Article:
Dinosaur fossils found on Terengganu mountain

Prime specimen: Geoscience assistant Mohd Azrul Aziz showing the fossils believed to be that of an iguanodon dinosaur species. -- PHOTO: THE STAR/ASIA NEWS NETWORK 
Prime specimen: Geoscience assistant Mohd Azrul Aziz showing the fossils believed to be that of an iguanodon dinosaur species. -- PHOTO: THE STAR/ASIA NEWS NETWORK 

KUALA TERENGGANU (THE STAR/ASIA NEWS NETWORK) - Scientists and geologists who trekked a mountain in upper Terengganu have discovered what they believe to be fossils of three different types of dinosaurs that may have lived in the area 66 million years ago or earlier.

The fossils are said to be unrelated to those found earlier in Pahang by a University of Malaya's research team, including an announcement last Thursday that they had discovered a fossil tooth of what is believed to be a herbivorous dinosaur in a sedimentary rock formation.

The specimen was found not far from the location of where the first dinosaur fossil was discovered and announced in February as that of the carnivorous Spinosauridae dinosaur.

The exact location of the Pahang discoveries was not disclosed to prevent raiders from entering the site.

The discoveries in Terengganu came during a 10-day expedition at Mount Gagau carried out by the mineral and geoscience department and the Malaysian Geological Heritage Group on Oct 13.

"They are significant findings that will lead to even more dinosaur fossil discoveries," said department director-general Yunus Abdul Razak at the unveiling of the fossils at Wisma Darul Iman here on Sunday.

He said the fossils found at the mountain in Hulu Terengganu were unrelated to the ones discovered in Pahang and were also from different dinosaur species.

"Also, the fossils that we found were more intact, " he said.

The fossils, which consisted of several footprints, bones and teeth, were possibly of three different dinosaur species.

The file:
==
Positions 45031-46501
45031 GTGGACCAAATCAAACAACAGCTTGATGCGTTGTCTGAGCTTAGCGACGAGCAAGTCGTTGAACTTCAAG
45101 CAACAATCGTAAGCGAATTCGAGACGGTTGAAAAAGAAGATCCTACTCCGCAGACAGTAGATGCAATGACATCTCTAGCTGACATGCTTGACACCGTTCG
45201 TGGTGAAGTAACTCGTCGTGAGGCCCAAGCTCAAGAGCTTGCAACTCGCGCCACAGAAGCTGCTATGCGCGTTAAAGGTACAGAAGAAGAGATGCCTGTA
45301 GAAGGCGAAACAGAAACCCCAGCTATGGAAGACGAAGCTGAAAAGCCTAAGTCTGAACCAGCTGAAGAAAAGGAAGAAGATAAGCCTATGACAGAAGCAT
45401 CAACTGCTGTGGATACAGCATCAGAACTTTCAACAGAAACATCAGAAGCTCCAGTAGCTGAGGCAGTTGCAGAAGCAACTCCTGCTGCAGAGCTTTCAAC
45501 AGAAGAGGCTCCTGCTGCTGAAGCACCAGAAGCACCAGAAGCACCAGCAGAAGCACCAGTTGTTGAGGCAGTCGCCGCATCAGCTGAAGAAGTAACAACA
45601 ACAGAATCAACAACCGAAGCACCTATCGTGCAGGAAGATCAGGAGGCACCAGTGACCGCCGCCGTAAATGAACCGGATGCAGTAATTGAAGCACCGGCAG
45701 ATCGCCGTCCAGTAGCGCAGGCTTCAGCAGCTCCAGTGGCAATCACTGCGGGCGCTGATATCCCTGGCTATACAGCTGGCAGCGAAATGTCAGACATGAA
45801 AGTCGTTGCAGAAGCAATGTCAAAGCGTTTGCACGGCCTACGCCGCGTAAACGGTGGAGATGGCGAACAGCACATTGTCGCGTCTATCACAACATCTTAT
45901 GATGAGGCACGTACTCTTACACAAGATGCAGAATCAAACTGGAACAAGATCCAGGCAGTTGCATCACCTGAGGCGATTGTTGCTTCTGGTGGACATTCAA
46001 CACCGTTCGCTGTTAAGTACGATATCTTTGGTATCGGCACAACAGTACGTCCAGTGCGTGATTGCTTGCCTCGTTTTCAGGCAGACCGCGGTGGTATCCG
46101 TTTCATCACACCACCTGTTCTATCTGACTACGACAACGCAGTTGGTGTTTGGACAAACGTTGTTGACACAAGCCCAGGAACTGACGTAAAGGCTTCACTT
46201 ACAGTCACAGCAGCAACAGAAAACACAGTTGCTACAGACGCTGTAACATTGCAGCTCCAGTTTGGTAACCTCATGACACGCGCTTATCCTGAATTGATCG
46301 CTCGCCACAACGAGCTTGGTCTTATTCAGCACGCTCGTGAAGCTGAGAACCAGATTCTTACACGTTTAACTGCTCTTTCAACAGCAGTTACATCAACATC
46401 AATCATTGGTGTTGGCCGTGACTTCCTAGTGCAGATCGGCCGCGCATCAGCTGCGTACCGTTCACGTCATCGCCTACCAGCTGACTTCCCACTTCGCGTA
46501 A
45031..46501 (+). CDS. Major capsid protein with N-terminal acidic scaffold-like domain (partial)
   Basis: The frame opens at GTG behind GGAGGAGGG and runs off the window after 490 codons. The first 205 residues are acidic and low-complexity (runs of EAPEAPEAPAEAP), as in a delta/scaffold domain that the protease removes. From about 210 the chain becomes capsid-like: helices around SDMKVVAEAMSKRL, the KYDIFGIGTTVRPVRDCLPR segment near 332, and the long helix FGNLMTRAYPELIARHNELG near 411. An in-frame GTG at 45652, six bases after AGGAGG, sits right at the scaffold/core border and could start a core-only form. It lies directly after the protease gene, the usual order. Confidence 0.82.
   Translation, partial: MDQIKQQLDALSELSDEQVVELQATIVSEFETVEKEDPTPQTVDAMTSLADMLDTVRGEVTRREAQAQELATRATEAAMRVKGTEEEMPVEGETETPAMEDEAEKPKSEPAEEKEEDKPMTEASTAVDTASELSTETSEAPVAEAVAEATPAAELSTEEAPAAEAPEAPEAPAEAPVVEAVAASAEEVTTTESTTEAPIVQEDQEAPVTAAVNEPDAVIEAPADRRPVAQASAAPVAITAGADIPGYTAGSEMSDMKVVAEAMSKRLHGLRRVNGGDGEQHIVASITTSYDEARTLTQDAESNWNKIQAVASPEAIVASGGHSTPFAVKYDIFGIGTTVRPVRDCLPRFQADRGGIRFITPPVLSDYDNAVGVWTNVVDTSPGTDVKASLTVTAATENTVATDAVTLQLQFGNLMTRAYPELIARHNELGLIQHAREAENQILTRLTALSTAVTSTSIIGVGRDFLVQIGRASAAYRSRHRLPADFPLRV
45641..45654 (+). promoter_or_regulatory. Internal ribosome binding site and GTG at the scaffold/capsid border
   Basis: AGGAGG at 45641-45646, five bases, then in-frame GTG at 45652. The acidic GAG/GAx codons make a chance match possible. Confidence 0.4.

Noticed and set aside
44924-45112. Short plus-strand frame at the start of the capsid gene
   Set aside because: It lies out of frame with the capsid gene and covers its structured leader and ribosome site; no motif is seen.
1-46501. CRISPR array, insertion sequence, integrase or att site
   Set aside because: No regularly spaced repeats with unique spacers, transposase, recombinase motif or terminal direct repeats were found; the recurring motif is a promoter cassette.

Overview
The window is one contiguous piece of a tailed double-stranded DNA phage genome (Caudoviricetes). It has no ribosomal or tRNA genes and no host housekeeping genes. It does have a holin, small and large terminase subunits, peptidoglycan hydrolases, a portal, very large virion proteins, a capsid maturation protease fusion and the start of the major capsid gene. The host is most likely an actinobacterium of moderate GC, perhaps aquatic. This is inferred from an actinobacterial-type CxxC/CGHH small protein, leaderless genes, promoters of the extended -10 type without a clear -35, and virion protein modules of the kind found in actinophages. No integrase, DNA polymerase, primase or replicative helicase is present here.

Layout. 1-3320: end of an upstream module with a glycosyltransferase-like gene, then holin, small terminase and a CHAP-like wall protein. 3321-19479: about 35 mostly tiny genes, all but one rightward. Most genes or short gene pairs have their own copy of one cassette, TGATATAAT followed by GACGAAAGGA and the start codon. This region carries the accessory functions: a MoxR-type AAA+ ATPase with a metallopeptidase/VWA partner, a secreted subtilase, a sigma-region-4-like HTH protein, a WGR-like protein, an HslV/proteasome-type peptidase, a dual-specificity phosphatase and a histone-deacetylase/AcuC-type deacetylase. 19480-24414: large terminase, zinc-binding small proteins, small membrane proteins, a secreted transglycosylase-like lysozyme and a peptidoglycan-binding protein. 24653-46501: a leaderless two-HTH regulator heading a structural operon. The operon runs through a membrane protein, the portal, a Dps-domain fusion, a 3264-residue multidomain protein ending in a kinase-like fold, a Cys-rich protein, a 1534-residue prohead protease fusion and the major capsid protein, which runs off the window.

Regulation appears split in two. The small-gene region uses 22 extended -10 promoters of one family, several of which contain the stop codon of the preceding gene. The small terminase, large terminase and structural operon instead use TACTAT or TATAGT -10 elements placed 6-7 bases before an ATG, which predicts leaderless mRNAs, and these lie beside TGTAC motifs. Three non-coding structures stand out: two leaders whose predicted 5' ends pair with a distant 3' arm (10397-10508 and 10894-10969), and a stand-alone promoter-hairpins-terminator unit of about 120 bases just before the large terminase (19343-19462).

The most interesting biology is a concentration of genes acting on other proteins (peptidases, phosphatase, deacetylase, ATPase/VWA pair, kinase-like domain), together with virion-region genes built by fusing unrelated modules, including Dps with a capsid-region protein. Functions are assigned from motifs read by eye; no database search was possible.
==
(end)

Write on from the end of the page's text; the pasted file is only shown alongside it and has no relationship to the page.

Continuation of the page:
A tooth, measuring about 1.5cm in length, and two footprints which were found at some rock boulders are believed to be of the Iguanodon dinosaur species.

Two other different footprints were also found, believed to be that of dinosaurs of the theropod and sauropod families.

The dinosaur bones that were unearthed from a rock outcrop have yet to be identified.

The Iguanodon dinosaurs were large, bulky herbivores, known for their spiked thumbs and iguana-like teeth.

They lived in the late Jurassic period to the late Cretaceous period, which is about 163 million to 66 million years ago.

Fossils of the Iguanodon were previously found in Korat, Thailand.

Sauropods were enormous plant-eating dinosaurs with long necks, similar to the giraffe, while theropods were primarily carnivorous dinosaurs.

Yunus said the next step was to find the best way to preserve the discovery site.

This, he said, was in order to prevent it from being damaged by unscrupulous parties.

"We will have a discussion with the forestry department as well as the wildlife and national parks department on how to protect this area," he said.

As early as the 1970s, Mount Gagau, at the Kenyir Lake national park, was identified to have fossilised remains in its hills.

Chief minister Ahmad Razif Abd Rahman said the discovery was "a proud moment for the people of Terengganu."

"This will also provide added value for gazetting the Kenyir lake area into a geopark," he said.